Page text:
Since the beginning of the 2007 academic year, a seemingly inexplicable wave of racism and hatred has swept institutions across the country. And as the GW community harshly learned last week, not only can an instance of intolerance happen anywhere, the repercussions can be far larger than anyone imagined or intended.
From Jena, La., to the University of Maryland, from Columbia University to our own Foggy Bottom campus, these instances seem reminiscent of times past, not part of our contemporary society. Yet even from the most unfortunate of events can bring forth opportunities to learn and build routes of communication and understanding.
Immediately following the events of last Monday, student organizations and campus leadership took it upon themselves to organize forums for discussion. It is commendable that students seized the reigns to turn this instance of failed satire into a productive discourse. Persons from various backgrounds and areas of involvement were ready to tackle racism and hatred in whichever form it chose to manifest itself, whether it is an attack on political or religious views.
It is encouraging that students have begun a movement of understanding from the ground level up. No administration can force a desire for tolerance on its student population, but it is optimistic for any college community to see such an active, fruitful reaction take place. At neighboring University of Maryland, student groups reacted in solidarity and called for a week of diversity. After a noose was found hanging at Columbia University, students organized themselves to come together in pursuit of a solution. It seems encouraging that students are taking these issues to heart and are ready to work to defend the values that ultimately define their community at large.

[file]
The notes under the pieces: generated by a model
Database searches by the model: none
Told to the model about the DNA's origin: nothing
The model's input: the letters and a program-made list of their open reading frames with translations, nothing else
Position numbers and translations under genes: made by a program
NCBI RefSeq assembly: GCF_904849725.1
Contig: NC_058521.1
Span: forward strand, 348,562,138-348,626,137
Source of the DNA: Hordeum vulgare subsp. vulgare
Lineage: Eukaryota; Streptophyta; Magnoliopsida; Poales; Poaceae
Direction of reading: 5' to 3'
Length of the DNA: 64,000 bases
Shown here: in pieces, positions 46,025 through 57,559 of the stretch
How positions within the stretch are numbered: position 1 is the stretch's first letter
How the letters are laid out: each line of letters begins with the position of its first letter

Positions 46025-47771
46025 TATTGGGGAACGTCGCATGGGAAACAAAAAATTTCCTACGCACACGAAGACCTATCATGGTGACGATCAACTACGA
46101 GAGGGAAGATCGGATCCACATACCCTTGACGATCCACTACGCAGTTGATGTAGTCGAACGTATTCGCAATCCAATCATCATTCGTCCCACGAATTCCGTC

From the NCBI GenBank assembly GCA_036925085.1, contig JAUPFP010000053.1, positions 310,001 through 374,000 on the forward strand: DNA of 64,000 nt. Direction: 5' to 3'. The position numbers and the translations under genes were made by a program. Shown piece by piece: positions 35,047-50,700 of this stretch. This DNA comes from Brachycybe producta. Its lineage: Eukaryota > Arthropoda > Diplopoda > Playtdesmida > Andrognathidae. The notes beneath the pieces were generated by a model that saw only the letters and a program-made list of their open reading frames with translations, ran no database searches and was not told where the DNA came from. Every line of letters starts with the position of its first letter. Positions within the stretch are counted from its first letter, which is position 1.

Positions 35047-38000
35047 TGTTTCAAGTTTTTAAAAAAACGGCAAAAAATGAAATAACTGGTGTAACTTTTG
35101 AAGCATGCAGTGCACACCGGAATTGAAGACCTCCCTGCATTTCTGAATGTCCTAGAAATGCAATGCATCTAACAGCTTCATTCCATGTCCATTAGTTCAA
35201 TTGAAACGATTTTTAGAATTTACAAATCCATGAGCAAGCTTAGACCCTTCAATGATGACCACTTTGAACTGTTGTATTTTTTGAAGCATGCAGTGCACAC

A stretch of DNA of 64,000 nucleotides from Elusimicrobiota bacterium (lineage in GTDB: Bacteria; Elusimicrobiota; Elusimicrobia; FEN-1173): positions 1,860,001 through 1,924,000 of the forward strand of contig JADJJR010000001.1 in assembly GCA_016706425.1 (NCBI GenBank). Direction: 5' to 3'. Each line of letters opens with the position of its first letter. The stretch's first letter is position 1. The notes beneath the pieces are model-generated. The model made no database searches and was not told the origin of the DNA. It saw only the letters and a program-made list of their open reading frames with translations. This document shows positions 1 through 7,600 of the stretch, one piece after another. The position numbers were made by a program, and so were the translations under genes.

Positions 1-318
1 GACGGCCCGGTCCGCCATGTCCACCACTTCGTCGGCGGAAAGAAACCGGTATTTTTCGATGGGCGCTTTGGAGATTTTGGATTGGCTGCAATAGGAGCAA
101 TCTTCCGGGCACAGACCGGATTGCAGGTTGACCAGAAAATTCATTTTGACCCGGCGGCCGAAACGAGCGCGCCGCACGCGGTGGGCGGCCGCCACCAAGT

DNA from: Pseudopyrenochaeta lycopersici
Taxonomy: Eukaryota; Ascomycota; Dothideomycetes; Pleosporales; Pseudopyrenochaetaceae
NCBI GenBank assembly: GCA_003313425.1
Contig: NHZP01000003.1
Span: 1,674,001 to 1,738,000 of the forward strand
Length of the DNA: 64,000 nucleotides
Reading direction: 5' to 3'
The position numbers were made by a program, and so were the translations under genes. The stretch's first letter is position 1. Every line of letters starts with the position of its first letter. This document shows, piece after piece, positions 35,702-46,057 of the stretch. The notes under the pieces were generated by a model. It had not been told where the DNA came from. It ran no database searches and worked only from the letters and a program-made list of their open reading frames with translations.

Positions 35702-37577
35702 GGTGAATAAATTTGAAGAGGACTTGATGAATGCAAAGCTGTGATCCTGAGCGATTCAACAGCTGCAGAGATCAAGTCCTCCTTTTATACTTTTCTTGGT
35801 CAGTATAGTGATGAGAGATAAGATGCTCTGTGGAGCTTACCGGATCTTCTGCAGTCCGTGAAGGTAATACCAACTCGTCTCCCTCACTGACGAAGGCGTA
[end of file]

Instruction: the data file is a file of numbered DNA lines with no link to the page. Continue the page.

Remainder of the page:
But for discourse on a college campus between opposing viewpoints to be effective, it must be conducted on a more personal level that students can relate to, rather than on a national scale. If student organizations were to just sit down and put all of their issues out on the table, odds are that the end product would be much more fulfilling than watching the leaders of these organizations screaming at each other on national television. While it is natural that the national leaders of the Young America’s Foundation would have something to say about the issue, the GW chapter of YAF should be careful in associating itself with some of the hateful rhetoric that is being directed towards the administration and GW as a whole.
In a college setting, many come to identify themselves with the student groups to which they devote their time and energy. The leaders and involved members of these groups are vital in developing communication at the student level, in this case one of tolerance. The Student Association and other general organizations play a large part in many of the happenings on campus, but there should be no limit to what type of student and student organization can effectively communicate and organize messages of tolerance.
As the initial shock of the poster incident wears off and the national spotlight fades, it is vital that the issues at the heart of the controversy of the past week not be forgotten. During a time of high media attention and even higher tensions, it is easy for anyone and everyone to proclaim themselves tolerant. The true test is yet to come – one that hopefully the GW student community will be able to pass.